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Life insurance for high-risk applicants
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When you apply for a life insurance policy, the insurance company looks at factors like your age, gender, medical history and lifestyle to determine your eligibility and calculate your premium. Individuals with no major health issues usually have no trouble getting a policy. However, some people have risk factors that make them more of a risk for the insurance companies. These people, referred to as high-risk applicants, still have life insurance options, but it might be helpful to understand what those options are.
What makes you a high-risk life insurance applicant?
A high-risk life insurance applicant is someone who has health or lifestyle risks that makes them riskier for life insurance companies to insure. Unlike home and auto insurance, life insurance quotes are based on the applicant’s life expectancy. To determine your risk, insurers will often conduct a medical examination and consider factors like your job or hobbies. Skydivers who are also smokers will typically pay more than a desk worker who spends most of their downtime reading.
Each insurance company looks at risk differently, so shopping around is a good idea. If an insurer does view you as high-risk, that insurer may refuse to cover you or limit you to buying a guaranteed issue policy, a high-cost no-exam life insurance policy. Those that do allow you to buy a typical term life insurance policy will charge high rates.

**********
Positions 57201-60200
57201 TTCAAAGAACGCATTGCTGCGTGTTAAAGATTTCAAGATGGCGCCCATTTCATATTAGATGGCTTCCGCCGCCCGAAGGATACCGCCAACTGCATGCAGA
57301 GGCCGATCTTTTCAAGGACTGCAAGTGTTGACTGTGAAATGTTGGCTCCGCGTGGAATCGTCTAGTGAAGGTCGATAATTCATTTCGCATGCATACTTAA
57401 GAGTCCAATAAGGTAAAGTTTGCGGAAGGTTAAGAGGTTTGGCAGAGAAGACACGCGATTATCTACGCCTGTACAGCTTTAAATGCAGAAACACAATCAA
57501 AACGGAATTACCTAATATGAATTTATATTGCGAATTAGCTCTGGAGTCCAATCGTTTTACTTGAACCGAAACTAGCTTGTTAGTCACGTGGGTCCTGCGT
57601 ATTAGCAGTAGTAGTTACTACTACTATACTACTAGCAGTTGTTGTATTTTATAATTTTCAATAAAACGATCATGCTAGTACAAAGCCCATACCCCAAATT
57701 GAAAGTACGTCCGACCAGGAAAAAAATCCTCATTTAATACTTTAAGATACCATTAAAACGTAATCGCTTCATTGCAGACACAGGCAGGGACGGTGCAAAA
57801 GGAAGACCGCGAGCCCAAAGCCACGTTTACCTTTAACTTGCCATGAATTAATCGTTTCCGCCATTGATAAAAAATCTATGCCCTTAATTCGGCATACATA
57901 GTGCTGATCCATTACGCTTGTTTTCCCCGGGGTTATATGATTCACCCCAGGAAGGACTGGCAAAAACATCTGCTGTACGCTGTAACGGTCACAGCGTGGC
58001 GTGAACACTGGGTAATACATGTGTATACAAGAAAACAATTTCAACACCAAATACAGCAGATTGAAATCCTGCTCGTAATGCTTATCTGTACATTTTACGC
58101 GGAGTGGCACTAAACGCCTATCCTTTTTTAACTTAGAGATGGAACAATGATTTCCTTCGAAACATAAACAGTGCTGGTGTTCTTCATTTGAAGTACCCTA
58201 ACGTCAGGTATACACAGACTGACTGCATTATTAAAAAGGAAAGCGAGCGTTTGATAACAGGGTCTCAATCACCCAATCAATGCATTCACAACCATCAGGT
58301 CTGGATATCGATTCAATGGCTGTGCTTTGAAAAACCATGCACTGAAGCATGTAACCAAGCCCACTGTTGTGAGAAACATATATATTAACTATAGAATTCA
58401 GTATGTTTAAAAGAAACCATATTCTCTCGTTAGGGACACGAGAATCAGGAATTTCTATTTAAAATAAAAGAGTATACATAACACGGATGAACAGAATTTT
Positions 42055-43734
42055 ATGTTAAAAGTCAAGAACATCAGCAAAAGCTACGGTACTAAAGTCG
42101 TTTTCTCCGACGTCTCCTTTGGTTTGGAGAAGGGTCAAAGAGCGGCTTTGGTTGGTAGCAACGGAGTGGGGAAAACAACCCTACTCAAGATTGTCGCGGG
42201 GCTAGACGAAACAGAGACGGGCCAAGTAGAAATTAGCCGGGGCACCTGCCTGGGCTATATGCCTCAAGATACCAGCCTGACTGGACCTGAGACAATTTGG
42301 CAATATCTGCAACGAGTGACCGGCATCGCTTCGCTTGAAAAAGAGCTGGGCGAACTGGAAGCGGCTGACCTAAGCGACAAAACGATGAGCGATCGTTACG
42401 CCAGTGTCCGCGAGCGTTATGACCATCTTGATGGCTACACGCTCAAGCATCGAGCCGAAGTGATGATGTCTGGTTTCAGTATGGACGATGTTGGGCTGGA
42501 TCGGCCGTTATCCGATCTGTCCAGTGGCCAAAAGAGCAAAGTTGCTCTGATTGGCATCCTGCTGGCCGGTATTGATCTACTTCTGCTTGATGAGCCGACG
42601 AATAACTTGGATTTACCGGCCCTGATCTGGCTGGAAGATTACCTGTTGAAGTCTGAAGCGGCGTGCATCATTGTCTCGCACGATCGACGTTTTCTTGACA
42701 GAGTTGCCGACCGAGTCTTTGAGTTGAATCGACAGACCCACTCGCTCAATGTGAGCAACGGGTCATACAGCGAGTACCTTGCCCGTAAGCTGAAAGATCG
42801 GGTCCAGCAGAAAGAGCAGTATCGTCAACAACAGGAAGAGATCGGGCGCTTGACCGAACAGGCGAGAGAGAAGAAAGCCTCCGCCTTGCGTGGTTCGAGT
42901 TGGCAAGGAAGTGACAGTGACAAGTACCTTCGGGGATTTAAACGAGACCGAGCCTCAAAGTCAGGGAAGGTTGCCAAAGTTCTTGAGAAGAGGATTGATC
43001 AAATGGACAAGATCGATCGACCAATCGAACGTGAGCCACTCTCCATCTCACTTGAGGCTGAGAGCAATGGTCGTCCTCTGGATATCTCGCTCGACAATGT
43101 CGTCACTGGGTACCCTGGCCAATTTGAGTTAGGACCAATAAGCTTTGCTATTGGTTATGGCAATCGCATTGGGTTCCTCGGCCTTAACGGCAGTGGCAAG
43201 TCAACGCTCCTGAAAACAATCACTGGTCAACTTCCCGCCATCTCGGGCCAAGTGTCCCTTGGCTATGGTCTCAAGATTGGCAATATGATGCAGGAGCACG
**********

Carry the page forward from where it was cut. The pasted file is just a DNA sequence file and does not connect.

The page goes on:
Your medical risk is one of the first things that insurers will look at. They’ll ask for medical history and may conduct a medical examination to make sure you’re in good shape and not ill. If you have any of the following conditions, you are likely considered high-risk:
- Cancer: A cancer diagnosis will usually put you in the high-risk category. Most insurers will block you from buying a policy until you’ve been cancer-free for a set number of years.
- Heart attack: If you have had a heart attack in the past or have been diagnosed with heart disease, it will impact your ability to get life insurance. People who have had one heart attack are often at risk of having another, which poses additional risk for the insurance company.
- Stroke: A history of strokes, a recent stroke, or one that has led to complications like paralysis can make it hard to buy life insurance.
- Dementia: Because there is no cure for cognitive disorders, people with dementia have to purchase high-risk life insurance. On average, a person with Alzheimer’s lives four to eight years after diagnosis, according to the Alzheimer’s Association.
- HIV/AIDS: Even if you’re treating HIV/AIDS, a diagnosis will land you in the high-risk pool because studies have shown that people with these diseases have shorter life expectancies than average.
Other health conditions may not immediately make you a high-risk applicant. For instance, life insurance for diabetics can be pretty cheap, especially for policyholders with well-managed Type 2 Diabetes.
Your lifestyle can also impact your risk. Some jobs can put you at higher risk of injury and death and many hobbies also involve danger, so insurers will ask questions about how you spend your time.
- Occupation: Your job plays a big role in how insurers view your risk of death. Some jobs face much higher risk than others. In 2021, logging workers saw the highest fatal injury rate at 82.2 per 100,000. Fishing and hunting, roofing, aircrafting pilots and flight engineers, and structural iron and steel workers rounded out the top five. The average for all occupations was 3.6 per 100,000 according to the Bureau of Labor Statistics.